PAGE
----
• A ban on letting agent fees in Wales: while the Welsh Government has not accepted this proposal, I welcome the fact that the Bill will, for the first time, require all landlords to provide a written contract to their tenants, and the landlord or agent will not be allowed to charge a fee for this.
  • Rent control: only a very small number of cases, fewer than 10 a year, are currently heard by Rent Assessment Committees of the Residential Property Tribunal for Wales. In around half of these, the Committees have either confirmed the rent being proposed by the landlord or set a higher rent. Also, at present, where a tenancy agreement includes a mechanism for increasing the rent it would be outside the scope of the Committee to consider an appeal. Since the contracts under the Bill include such a mechanism, they would not be eligible for consideration by a Committee. Furthermore, research by the Office of National Statistics shows rents in Wales increased by only 0.8% in the year to June 2015, a much lower rate than the 2.1% in Scotland and 2.5% in England.
  • Quality standards: the Minister has brought forward an amendment to broaden the regulation-making power in relation to fitness to human habitation to ensure it covers these matters of quality and safety. The Minister also wrote to the Committee setting out her ambition to raise the quality of rented housing, particularly in the private rented sector.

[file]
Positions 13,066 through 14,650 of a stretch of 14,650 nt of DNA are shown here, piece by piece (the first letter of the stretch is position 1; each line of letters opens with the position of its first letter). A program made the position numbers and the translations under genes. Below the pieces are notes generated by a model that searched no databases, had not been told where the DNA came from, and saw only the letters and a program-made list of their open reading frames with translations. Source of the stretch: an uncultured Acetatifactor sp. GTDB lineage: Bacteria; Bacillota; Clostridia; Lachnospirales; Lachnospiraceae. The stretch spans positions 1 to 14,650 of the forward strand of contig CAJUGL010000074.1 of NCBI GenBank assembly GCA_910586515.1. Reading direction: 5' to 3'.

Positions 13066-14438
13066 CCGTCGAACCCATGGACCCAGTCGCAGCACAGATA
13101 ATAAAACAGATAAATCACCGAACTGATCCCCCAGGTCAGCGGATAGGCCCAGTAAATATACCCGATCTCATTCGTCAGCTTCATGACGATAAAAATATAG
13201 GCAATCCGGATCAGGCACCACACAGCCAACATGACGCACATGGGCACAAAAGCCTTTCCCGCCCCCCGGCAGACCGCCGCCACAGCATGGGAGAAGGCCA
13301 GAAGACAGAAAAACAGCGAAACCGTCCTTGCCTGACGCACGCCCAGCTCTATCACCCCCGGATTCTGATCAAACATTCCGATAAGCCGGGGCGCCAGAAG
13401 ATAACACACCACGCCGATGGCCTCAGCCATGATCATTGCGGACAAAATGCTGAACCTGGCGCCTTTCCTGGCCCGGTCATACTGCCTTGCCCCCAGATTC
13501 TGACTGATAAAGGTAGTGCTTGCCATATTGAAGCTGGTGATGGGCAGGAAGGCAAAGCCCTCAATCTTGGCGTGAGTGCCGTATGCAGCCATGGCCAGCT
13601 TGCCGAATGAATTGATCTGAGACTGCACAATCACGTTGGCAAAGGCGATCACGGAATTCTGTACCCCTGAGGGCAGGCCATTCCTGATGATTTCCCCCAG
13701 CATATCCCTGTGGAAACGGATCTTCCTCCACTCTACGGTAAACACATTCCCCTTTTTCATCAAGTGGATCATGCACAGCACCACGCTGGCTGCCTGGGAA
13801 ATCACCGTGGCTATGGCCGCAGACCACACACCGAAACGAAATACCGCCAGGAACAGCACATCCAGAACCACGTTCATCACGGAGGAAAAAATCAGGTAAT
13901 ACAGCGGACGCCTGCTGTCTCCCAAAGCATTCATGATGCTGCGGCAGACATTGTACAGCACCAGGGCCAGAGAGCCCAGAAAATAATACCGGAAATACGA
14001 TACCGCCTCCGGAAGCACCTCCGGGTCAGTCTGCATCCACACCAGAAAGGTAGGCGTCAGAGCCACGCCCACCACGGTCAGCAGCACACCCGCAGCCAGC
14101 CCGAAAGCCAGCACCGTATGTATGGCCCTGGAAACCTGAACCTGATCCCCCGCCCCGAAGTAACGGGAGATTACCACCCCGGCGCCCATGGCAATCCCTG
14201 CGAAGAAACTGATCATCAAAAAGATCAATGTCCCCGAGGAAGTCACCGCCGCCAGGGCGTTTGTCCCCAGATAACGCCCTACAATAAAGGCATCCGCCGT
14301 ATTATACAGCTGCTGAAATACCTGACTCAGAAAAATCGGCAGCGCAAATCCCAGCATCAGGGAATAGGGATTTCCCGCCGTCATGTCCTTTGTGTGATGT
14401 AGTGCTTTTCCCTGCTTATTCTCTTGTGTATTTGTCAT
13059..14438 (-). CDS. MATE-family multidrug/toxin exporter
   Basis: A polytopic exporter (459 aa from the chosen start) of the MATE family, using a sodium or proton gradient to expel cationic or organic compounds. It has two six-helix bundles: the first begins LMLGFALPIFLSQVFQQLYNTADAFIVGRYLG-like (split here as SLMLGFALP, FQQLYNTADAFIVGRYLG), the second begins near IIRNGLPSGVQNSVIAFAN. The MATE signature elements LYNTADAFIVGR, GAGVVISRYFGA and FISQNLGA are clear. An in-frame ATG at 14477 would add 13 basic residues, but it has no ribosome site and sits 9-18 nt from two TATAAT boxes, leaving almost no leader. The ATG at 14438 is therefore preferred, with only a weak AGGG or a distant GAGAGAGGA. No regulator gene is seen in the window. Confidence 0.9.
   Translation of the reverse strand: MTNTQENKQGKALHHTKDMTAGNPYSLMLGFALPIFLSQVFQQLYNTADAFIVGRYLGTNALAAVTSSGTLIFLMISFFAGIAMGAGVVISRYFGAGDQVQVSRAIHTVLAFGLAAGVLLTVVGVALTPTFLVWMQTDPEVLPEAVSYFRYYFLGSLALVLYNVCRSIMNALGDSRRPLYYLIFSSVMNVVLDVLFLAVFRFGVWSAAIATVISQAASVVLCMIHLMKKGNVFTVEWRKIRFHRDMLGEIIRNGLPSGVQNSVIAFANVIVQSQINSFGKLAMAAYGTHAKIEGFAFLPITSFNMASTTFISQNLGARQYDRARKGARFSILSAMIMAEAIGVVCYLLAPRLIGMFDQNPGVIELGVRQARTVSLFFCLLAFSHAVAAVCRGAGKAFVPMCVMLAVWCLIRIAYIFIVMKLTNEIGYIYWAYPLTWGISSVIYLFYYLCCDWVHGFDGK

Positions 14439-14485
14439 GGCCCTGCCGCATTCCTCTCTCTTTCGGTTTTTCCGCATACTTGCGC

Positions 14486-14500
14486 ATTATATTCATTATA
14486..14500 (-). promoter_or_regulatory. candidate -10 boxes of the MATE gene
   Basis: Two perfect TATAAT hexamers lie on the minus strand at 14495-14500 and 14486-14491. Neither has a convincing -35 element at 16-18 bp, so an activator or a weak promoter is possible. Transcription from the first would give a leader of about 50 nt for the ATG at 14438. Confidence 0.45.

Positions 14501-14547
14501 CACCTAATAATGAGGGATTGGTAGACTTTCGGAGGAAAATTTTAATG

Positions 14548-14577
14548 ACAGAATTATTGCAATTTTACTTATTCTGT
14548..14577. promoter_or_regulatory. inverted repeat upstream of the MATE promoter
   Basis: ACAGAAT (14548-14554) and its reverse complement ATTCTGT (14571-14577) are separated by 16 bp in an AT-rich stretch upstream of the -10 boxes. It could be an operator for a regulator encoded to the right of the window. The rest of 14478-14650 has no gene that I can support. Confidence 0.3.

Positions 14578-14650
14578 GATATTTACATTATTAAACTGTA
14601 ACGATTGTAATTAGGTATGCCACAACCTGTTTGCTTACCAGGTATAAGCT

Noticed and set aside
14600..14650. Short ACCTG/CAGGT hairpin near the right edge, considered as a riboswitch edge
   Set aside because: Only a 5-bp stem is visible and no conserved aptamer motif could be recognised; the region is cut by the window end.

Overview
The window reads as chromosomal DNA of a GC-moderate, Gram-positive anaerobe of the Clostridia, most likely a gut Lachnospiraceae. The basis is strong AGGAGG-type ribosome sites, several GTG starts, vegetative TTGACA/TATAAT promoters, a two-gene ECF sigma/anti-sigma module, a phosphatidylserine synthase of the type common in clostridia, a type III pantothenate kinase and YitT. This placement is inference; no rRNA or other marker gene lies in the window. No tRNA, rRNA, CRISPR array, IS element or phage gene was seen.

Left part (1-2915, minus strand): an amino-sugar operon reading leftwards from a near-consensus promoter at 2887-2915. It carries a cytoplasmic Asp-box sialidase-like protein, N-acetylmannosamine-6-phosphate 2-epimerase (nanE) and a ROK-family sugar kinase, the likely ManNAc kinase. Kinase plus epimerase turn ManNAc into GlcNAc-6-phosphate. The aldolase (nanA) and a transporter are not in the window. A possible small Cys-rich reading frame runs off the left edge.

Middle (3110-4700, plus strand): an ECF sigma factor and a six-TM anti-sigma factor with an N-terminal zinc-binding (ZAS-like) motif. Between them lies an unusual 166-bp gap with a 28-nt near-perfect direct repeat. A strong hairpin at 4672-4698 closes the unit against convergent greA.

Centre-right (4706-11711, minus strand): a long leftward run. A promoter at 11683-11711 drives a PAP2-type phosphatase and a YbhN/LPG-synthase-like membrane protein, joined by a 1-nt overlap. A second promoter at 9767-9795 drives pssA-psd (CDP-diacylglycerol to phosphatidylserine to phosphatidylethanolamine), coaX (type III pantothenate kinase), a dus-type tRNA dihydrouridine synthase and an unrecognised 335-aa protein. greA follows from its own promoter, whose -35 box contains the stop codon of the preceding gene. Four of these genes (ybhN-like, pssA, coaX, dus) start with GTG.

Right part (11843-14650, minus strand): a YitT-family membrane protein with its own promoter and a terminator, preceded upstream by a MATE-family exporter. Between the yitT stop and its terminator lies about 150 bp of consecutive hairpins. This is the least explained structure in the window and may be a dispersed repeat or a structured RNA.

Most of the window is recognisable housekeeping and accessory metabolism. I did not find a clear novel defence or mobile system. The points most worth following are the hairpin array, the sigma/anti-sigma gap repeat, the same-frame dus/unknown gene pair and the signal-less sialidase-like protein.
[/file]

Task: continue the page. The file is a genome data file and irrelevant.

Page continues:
In addition the following are also covered:

  • Keeping pets and redecorating: under the Bill, where a contract requires the consent of the landlord for something such as keeping a pet or redecorating, the landlord cannot unreasonably refuse consent.
  • Six month moratorium: having studied all the evidence, the Minister has now decided that the risks of removing the moratorium may outweigh the benefits and has therefore committed to bring forward amendments to re-instate the six-month moratorium within the Bill.

With regard to the issue of a tenants’ union, Welsh Labour is currently consulting on its manifesto for the 2016 election and I will ensure that your views on this are fed into the consultation. If you have any other thoughts for the next Assembly, I would be glad to hear these. Getting Housing policy right is a priority for me and the party and fresh ideas are always welcome.